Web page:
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April 17, 2000
Microsoft should stop playing Monopoly and grow up. EDWARD H. ROMAN Victorville
April 7, 2014 | By Chris O'Brien and Salvador Rodriguez
Microsoft Corp. is finally pulling the plug on a piece of technology that has refused to go away. On Tuesday, the software giant will stop supporting Windows XP, the still ubiquitous computer operating system that's been around for almost 13 years, an eternity in tech terms. Even though XP was born well before smartphones and cloud services took over the tech landscape, an extraordinary number of consumers and businesses have clung to it despite Microsoft's best efforts to get them to upgrade to subsequent operating systems.
June 13, 2010 | By Alex Pham, Los Angeles Times
Step away from the controller. Microsoft this week is unveiling a set of video games that don't require people to navigate their way around a complex controller with more buttons than the cockpit of a Boeing 747. Following on the massive success of Nintendo's Wii, Microsoft is introducing a technology, code-named Project Natal, that ditches the controller altogether. Instead, the games will rely on a device the size of a stapler that perches on top of a living room TV to recognize faces, obey voice commands and track body movements.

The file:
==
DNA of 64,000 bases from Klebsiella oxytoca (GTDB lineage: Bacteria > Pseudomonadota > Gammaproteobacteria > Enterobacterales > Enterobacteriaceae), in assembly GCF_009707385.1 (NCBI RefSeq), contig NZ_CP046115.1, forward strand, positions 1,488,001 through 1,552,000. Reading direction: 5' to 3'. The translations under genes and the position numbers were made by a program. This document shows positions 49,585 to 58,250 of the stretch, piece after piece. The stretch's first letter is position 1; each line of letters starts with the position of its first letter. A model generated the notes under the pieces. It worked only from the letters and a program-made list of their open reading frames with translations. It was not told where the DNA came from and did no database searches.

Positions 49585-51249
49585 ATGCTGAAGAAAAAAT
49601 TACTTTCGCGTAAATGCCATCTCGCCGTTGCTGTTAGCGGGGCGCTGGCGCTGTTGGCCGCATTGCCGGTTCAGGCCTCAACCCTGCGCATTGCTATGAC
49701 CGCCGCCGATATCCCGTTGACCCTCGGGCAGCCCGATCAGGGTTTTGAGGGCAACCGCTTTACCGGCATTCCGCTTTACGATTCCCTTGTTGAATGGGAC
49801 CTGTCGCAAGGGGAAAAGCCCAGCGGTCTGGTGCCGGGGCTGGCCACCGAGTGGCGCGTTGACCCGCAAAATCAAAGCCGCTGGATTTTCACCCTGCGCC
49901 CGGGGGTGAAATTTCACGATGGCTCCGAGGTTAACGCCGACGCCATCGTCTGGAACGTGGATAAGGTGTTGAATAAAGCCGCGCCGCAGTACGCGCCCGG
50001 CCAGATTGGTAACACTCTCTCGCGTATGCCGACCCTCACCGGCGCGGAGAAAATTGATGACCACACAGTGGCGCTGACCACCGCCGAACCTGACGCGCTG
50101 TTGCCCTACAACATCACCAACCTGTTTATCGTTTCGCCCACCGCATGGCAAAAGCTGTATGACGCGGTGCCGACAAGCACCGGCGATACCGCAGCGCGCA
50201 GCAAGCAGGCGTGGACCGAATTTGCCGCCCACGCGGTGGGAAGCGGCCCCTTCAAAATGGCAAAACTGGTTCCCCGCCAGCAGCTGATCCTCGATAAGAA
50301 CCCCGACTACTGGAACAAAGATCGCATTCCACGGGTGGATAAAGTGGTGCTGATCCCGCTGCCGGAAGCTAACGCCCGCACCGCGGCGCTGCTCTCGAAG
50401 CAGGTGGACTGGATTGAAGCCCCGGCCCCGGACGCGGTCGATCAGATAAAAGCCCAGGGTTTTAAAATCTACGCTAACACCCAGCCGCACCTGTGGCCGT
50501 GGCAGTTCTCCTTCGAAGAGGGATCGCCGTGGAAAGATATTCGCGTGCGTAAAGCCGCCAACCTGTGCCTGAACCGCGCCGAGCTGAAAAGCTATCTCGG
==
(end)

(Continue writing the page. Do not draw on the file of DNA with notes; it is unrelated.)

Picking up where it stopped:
April 2, 2014 | By Chris O'Brien
Look out, Siri. Watch your back, Google Now. Here comes Cortana. At its annual Build 2014 conference on Wednesday, Microsoft took the wraps off Windows Phone 8.1. The new features include a personal digital assistant called Cortana.  Cortana is Microsoft's challenge to voice-activated services such as Google Now and Apple's Siri. The new Cortana will be powered by Microsoft's Bing search engine. Users will be able to use a feature called a "Notebook" which will let them decide exactly which things Cortana should keep track of. They can also select quiet hours during which Cortana won't bug them.
July 12, 2012 | By Ryan Faughnder
Amid rumors that Inc. is developing its own smartphone to rival iPhone and Android devices, a former Microsoft phone executive has joined the online retailing giant. The ex-Microsoft executive, Robert Williams, announced his new job on Linkedin and Twitter. He is now director of Amazon's Appstore. Appropriately, amid all the speculation over new developments at Amazon, his Twitter bio currently reads , “working on a top secret project called .... oops, gotta go.” Williams, a 15-year veteran at Microsoft, was senior director of business development at the company's phone division for four years.
March 27, 2014 | Chris O'Brien